for the compressor performance and causing the efficiency degradation. To
reduce the secondary flow and lessen the degree of the pressure gradient in the
radial direction, they optimized the bend curvature and inserted vanes inside
the pipe as observed in figure 2.41. Their analysis showed the inner radius
should be as large as possible to increase the uniformity index and there is a
tradeoff for the number of vanes between pressure losses and uniformity index.
With this new design, they could recover the surge behavior obtained with a
straight pipe but pressure losses were still consequent, especially at high flow
rates, and only part of the efficiency degradation could be recovered.

Figure 2.41: Left: 90o bend pipe with vanes [188] - Right: geometry of the swirl
generator [121].

Going further with the packaging constraint previously mentioned to improve the surge line and compressor efficiency, Kindl et al. [190] and Galindo
et al. [121] designed a similar device to one proposed by Whitefield et al. [355]
67

Section 2.5

Chapter 2

but with higher aerodynamic sophistication. Using CFD calculations, the volute geometry was optimized to reach the lowest pressure drop and maximum
swirl level, whereas directional blades were employed as shown in figure 2.41
instead of a moving center body. The swirl level obtained with their device
is practically independent of the mass flow and varies from negative values
of -20o to positive values of 60o . One interesting conclusion they pointed out
during their studies is the negative pre-whirl setting had higher potential to
increase the surge margin than the positive pre-whirl setting. This conclusion
is in contrast to the previous studies [281, 282, 305, 355, 356, 357, 360, 363]
where it was demonstrated the surge limit is improved when the pre-whirl
has the same direction as the compressor wheel. To explain this different
behavior, the authors paid special attention to the flow distribution imposed
by the radial inlet and centripetal vanes of the swirl generator, with low velocities at the center and high velocities at the periphery of the compressor
inducer. Surge instabilities always start to appear at the periphery of the
inducer. Increasing the axial velocity at the leading edge of the impeller with
higher relative velocities allow thus to stabilize the flow in the compressor and
to delay the apparition of surge phenomena. With this device, they observed
a 25% surge line improvement but with still important pressure losses when
the blades are relatively closed. They therefore recommend incorporating a
variable actuation mechanism to get the full potential of the swirl generator
for active control of the compressor performance.
Several studies are present in the literature to develop variable actuation
mechanism for swirl generators. In the last example [121], despite the fact that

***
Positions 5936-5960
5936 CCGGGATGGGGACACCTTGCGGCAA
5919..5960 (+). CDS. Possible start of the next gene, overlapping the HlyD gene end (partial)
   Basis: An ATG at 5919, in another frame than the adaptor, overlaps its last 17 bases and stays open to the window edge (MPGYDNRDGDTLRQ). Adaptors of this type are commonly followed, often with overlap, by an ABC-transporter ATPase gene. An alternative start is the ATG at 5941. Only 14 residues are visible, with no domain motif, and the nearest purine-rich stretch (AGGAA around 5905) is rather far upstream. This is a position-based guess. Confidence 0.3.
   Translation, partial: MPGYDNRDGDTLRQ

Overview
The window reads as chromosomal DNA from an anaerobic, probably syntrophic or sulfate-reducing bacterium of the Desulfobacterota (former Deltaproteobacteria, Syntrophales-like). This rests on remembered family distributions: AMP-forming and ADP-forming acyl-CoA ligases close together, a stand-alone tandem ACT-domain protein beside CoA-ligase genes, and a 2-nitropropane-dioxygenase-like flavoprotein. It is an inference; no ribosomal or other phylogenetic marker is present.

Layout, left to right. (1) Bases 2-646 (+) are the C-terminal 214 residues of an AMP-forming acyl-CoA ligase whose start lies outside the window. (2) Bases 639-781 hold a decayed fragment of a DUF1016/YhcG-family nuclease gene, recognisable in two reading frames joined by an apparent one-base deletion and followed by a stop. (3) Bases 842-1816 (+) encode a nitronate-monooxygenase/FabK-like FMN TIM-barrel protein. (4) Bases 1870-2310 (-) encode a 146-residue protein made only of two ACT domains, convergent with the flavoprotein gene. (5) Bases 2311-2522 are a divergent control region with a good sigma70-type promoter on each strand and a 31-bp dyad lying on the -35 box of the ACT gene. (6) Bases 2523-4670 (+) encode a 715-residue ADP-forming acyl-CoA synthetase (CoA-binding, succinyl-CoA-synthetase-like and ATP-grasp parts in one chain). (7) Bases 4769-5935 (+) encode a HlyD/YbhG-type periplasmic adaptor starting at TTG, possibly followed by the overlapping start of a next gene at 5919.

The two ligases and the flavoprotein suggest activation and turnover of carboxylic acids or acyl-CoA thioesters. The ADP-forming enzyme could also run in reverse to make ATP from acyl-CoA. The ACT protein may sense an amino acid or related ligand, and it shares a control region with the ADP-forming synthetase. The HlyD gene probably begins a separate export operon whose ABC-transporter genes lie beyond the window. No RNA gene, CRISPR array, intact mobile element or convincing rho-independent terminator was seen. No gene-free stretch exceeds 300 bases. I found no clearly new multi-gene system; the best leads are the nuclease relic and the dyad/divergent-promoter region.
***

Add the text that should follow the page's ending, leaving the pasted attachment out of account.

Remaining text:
it would be easy to design a mechanism equivalent to those used for moving the
stator blades in variable centripetal turbines, most of the investigations have
been centered in the development of variable axial inlet guide vanes (VAIGV)
[86, 111, 144, 318, 329, 374]. VAIGV has generally a series of flat plate vanes
with a cylindrical section passage as shown in figure 2.42. The vanes are
pivotally mounted within the guide vane housing and setting angles can vary
from -90o to +90o to induce a controlled pre-whirl by means of external linkage.
In 1999, Uchida et al. [165] presented an experimental study with VAIGV
for small passenger car engines. Various VAIGV designs were investigated
with in some cases the presence of a hub body. They showed that a shift
by up to 15% of the surge line to smaller flow rates could be reached using
positive inlet pre-swirl but a compromise had to be found for the hub body
design. In fact, for small VAIGV angles, the hub body leads to decreased
68

Chapter 2

Section 2.5

Figure 2.42: Left: VAIGV with cylindrical section passage - Middle: VAIGV with
spherical section and hub body - Right: tandem vane design at setting angle of +60o
[86].

stage efficiencies due to additional friction losses, while for larger VAIGV angles, a positive influence of the hub body is observed. From these results,
Coppinger et al. [86] optimize the VAIGV design with a combination of numerical and experimental techniques, considering the components in isolation
rather than as part of the overall centrifugal compressor. They observed the
type of VAIGV proposed by Uchida et al. [165] performed more as an inlet
throttle than an efficient swirl-inducing device and could be improved aerodynamically. They thus started to minimize blade clearances using a spherical
surface hub and shroud profile in conjunction with circular inner and outer
vane profiles as it can be seen in figure 2.42. They suggested that an ideal
system would possess hub geometries with high radius ratio and low area ratio. With this design using spherical section passage, marked improvement in
performance over the original cylindrical passage had been realized and the
authors considered possible further increases in efficiency by focusing on the
blade design. So then, they proposed the use of flat plate tandem vanes (figure 2.42) to minimize separation on the section surface of the vanes and to
reduce the associated pressure losses. The advantage of this type of vanes is
low incidence is achieved at all setting angles since the leading section of the
vane remains in fixed alignment with the axial inlet flow, while the trailing
section pivots about its leading edge. Results obtained with these tandem
vanes showed a clear improvement in aerodynamic performance as separation
pocket on the suction surface had almost entirely been eliminated. Nevertheless this design adds lot of complexity to the variable actuation mechanism